Reactive oxygen species (ROS) are mostly produced in the cellular mitochondria of various organs and tissues of living organisms via the incomplete reduction of molecular oxygen, which is greatly intensified under external stimulations and injuries.
On one hand, the highly active ROS play a key role in cell signaling, homeostasis, energy production and defense mechanism against infection to regulate a wide range of biological or pathological functions. On the other hand, the excessive generation of ROS may also cause cell aging, DNA/protein mutations and various diseases.
A study team led by Prof. ZHANG Zhongping in Institute of Intelligent Machines (IIM), Hefei Institutes of Physical Science (CAHIPS), made a significant progress by developing a single fluorescent probe to achieve effective discrimination and profiling of hydroxyl radicals (·OH) and hypochlorous acid (HClO) in living organisms. The paper entitled Real-Time Discrimination and Versatile Profiling of Spontaneous Reactive Oxygen Species in Living Organisms with a Single Fluorescent Probe was published in the Journal American Chemical Society.
In this work, the study team reconstructed fluorescein through chemically grafting an additional five-membered heterocyclic ring and a lateral triethyleneglycol chain, which not only turned off the fluorescence of fluorescein, but also created the dual reactive sites to ROS and the penetration capability in passing through various biological barriers. The reactions of probe with ·OH and HClO simultaneously resulted in cyan and green emissions, respectively, which provided real-time discrimination and quantitative analysis of the two ROS in cellular mitochondria.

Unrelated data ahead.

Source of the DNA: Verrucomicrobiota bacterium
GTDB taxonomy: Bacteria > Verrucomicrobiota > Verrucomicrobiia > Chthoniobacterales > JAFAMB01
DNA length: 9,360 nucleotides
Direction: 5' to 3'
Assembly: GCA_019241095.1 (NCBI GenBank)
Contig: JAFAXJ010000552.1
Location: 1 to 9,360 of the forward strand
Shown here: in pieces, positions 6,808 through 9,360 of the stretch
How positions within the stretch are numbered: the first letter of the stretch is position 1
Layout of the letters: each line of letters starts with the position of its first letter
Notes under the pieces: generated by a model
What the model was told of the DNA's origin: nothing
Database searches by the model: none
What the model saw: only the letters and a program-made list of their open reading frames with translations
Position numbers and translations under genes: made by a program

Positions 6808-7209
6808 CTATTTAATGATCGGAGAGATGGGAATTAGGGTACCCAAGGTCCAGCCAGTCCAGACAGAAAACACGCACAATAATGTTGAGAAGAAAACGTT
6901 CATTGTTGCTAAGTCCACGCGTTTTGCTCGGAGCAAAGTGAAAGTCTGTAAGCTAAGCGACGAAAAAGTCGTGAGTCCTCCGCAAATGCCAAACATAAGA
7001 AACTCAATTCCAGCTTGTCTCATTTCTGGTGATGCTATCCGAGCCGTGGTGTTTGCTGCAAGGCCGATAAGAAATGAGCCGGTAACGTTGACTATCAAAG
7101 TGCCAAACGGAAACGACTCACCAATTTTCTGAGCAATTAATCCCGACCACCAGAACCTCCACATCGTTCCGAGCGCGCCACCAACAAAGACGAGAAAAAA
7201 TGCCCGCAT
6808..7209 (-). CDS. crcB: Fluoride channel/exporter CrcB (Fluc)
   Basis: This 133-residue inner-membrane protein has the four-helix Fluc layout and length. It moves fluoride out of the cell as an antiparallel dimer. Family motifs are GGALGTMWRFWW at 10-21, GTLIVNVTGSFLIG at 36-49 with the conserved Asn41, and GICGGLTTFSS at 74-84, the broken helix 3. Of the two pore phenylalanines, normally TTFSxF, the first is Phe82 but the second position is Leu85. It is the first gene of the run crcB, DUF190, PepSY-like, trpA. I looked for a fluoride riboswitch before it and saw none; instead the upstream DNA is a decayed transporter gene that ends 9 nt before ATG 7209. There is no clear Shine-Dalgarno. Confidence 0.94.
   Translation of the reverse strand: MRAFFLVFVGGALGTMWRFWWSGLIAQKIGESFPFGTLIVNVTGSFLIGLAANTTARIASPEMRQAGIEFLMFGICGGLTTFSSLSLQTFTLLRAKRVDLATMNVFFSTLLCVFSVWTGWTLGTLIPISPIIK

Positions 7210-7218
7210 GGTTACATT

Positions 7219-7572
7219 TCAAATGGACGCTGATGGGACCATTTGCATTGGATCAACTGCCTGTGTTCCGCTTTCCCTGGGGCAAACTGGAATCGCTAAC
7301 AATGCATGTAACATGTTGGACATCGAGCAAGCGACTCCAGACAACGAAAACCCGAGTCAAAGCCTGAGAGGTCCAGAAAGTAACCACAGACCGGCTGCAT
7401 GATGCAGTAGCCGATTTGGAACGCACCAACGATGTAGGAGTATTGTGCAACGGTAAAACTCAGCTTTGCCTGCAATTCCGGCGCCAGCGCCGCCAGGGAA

Surprisingly, researchers observed the accumulation of probes in the intestine and liver of a normal-state zebrafish. And the transfer pathway from intestine-to- blood-to-organ-to-kidney-to-excretion clearly presented the profiling of spontaneous ·OH and HClO in these metabolic organs. For the first time, the visualized observation of the stress generation of ·OH at the fresh wound of zebrafish is realized, in spite of its extremely short lifetime.
It is expected that the versatile probe will be a powerful tool in the investigations of ROS in living systems.
A single Fluorescent Probe with dual reactive sites to ROS. (Image by ZHANG Ruilong)
Visualization of ·OH released from the fresh wound of zebrafish. (Image by ZHANG Ruilong)
Visualizations of spontaneous ROS in normal zebrafish embryos. (Image by ZHANG Ruilong)
Hefei, Anhui 230031, China.